You'll see two attributes in this element "property" and "name".  The "name" attribute is the name you gave in the ID of the jsp:useBean tag.  Go ahead and fill that in with the name "mybean".  Move back over to the property attribute and CTRL+Space.  You'll see a list of fields that comply with the JSR-273 standard.  Go ahead and select the currentDate field.

Using auto-complete in the property attribute to grab the bean fields.
Go ahead and do the same thing for the random number and the message as well.  I'll add in a couple of BR elements to break up the information on multiple lines.  Here's what my final code looks like.

<%@ page language="java" contentType="text/html; charset=UTF-8"
<!DOCTYPE html PUBLIC "-//W3C//DTD HTML 4.01 Transitional//EN" "">
<jsp:useBean id="mybean" type="com.blogger.beans.HelloBean" class="com.blogger.beans.HelloBean" scope="page"></jsp:useBean>
<meta http-equiv="Content-Type" content="text/html; charset=UTF-8">
<title>Insert title here</title>
  <jsp:getProperty property="currentDate" name="mybean"/><br />
  <jsp:getProperty property="randomNumber" name="mybean"/><br />
  <jsp:getProperty property="someMessage" name="mybean"/>

Now you are ready to run this web application on your server.  You can quickly run the project by click on the run icon in the toolbar (about time I started talking about the toolbar, eh?)  Here's a picture of what it looks like:

Quickly run your project by clicking on this icon.
You should see your web page appear with all the information.  You can click the refresh button to see the information updated with every page.

Location of refresh button
Ta-Da!  You've now built a more powerful web application by using beans!  You've also ditched the <% %> tag method to start using the more XML friendly JSP tags.  There's a lot of places to go now, but we've only created a read-only bean.  How do we make and use read-write beans?  We'll create a slightly more powerful and interactive web application on the next go round.  For now, get use to using the auto-completion and building JSP pages.  I'm going to start dropping the step-by-step and start looking at the general overview.  So get cozy with creating Java classes, servlets, and JSP pages.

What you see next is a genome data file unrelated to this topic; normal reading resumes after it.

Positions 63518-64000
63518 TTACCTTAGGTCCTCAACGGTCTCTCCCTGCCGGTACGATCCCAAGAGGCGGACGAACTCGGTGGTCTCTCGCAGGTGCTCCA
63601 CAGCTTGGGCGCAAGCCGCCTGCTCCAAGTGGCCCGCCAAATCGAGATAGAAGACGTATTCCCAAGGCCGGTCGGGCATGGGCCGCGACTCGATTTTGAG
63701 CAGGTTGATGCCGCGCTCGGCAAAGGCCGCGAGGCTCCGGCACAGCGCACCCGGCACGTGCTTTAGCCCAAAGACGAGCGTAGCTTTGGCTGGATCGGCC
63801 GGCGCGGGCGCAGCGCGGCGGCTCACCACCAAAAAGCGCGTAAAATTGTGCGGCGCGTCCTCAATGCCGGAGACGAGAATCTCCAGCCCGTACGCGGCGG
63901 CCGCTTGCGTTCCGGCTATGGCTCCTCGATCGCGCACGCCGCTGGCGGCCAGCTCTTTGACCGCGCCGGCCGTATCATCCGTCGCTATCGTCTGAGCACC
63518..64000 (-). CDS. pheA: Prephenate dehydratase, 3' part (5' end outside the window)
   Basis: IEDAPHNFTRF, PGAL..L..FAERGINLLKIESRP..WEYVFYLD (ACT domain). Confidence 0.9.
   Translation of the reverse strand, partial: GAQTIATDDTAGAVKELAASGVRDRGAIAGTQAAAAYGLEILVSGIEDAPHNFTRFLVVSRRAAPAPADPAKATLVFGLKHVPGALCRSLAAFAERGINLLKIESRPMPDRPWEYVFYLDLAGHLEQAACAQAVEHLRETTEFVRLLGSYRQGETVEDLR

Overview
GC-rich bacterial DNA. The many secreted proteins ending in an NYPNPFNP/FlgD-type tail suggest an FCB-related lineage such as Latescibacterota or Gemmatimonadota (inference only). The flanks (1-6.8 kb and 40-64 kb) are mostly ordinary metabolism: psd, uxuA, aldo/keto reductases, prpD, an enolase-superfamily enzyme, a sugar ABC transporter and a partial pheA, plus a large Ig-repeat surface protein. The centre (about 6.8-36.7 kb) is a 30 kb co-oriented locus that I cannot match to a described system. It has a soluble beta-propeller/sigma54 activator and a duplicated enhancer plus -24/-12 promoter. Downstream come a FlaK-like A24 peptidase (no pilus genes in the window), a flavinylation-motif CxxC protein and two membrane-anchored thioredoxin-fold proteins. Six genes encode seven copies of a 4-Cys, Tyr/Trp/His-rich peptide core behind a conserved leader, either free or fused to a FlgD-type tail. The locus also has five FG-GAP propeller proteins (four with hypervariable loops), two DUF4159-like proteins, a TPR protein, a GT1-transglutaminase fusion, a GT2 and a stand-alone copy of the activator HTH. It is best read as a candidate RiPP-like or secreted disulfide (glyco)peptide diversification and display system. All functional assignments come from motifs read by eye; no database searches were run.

Friday, November 30, 2012

JSP so you don't kill yourself

OMG you could never do a webpage in servlet!!

You are absolutely correct.  You could not realistically do an entire website in servlets.  So what gives?  Why even use this technology in the first place?!

Ah bear with me here.  For now I'm going to show you some basic JSP and when I mean basic, I mean old school baby!  However, it's good to have a good foundation.  So why didn't I show you Servlet 2.5, which is still supported by Tomcat?  I'll get to it, it was actually easier to show Servlet 3 first before anything else, that's how far Servlet has come in its life.

So JSP = Java Server Pages.  Tomcat has a third piece to it called a JSP compiler.  This JSP compiler takes a JSP page and creates a servlet from it.  I know cool!  The JSP can be a mix of Java code and HTML/CSS/JavaScript and if you have ever used PHP, you wouldn't be wrong to say that JSP looks a lot like JSP.

So let's write a basic JSP page that shows us the current date/time and says "Hello, World!".

We are going to continue to use our project called helloone.  First head over to the Project Explorer (on the left) pane and right mouse click on the WebContent folder.  Select New → JSP Page.  No I won't make you make a shell of a JSP page the hard way.  On the first dialog we are going to choose the location and the file name.  The location should be in the root of the WebContent folder and we are going to call this page, index.jsp.  I know how surprising.

Click next and you'll get another dialog.  On this dialog, you get to select a template.  There are JSF templates, which I will get to soon enough, and then there are like four or five type of JSP templates.  Right now we are going to learn the New JSP File (html) version.  This is the old school version.  Now click finish and the new semi-blank JSP page should appear in your code window.